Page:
However, as we enter the holiday season — and as states once again enact stronger measures to stop the surge in cases, hospitalizations, and deaths — Washington’s inaction is putting millions of Americans’ financial security at risk.
When the CARES Act was passed in March, roughly 10 million Americans had filed for unemployment benefits during the pandemic — today, that number has increased by nearly 600%. At the time, the nation had only faced two weeks with unemployment claims above the pre-pandemic high of 695,000. Now, we have surpassed that level for 35 weeks straight.
Yet despite this worsening economic picture, many critical support programs that were put in place earlier this year have already expired and the few remaining ones are set to expire just days after Christmas. This is simply unacceptable and must be rectified.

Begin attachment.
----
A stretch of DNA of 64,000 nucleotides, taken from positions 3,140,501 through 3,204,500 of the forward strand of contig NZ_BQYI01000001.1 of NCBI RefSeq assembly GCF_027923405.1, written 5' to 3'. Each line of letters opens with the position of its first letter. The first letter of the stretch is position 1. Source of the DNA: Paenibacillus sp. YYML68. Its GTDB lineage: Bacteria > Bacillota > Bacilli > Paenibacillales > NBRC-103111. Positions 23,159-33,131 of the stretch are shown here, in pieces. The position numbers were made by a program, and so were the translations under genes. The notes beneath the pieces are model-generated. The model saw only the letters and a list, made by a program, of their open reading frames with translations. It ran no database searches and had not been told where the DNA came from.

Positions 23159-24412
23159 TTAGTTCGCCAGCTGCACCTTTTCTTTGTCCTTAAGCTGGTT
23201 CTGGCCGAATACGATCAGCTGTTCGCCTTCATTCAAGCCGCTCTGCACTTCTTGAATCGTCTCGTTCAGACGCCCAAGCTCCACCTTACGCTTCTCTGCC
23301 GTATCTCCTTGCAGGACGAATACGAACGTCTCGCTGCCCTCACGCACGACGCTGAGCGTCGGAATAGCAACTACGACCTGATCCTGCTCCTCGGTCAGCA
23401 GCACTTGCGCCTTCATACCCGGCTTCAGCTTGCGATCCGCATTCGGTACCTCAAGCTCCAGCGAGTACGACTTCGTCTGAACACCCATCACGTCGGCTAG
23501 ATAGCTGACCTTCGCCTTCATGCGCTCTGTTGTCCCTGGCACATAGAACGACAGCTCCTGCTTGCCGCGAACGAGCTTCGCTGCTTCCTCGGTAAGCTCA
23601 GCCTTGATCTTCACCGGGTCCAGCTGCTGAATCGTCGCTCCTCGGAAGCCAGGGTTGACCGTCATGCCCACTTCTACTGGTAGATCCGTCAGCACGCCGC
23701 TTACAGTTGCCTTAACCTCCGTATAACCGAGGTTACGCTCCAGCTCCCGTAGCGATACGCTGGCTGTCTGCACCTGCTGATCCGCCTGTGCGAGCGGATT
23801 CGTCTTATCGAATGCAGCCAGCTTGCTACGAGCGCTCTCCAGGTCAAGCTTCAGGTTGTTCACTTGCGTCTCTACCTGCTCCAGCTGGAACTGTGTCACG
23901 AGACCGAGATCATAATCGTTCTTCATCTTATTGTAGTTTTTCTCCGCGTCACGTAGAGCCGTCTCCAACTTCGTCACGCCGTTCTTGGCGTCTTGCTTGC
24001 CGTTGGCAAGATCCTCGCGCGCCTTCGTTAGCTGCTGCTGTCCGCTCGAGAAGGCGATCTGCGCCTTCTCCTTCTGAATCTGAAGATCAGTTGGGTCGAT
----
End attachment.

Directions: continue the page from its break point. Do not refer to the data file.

The Senate and House must work to renew and expand federal unemployment benefits for Americans while supporting the state governments that are implementing these programs and disbursing the benefits.
The following programs should be extended or renewed through the end of the federal Fiscal Year 2021:
Pandemic Unemployment Assistance (PUA)— This program, which is set to expire on December 31, 2020, allows freelancers, self-employed individuals, and others who are not typically eligible for unemployment insurance to receive 46 weeks of federal benefits. As of the latest US DOL data, nearly 8.7 million Americans are currently receiving benefits under PUA.
Pandemic Emergency Unemployment Compensation (PEUC)— This program, which is also set to expire on December 31, 2020, provides an additional 13 weeks of federally-funded unemployment benefits to Americans who have exhausted state unemployment insurance. As of the latest US DOL data, nearly 4.4 million Americans are currently receiving benefits under PEUC.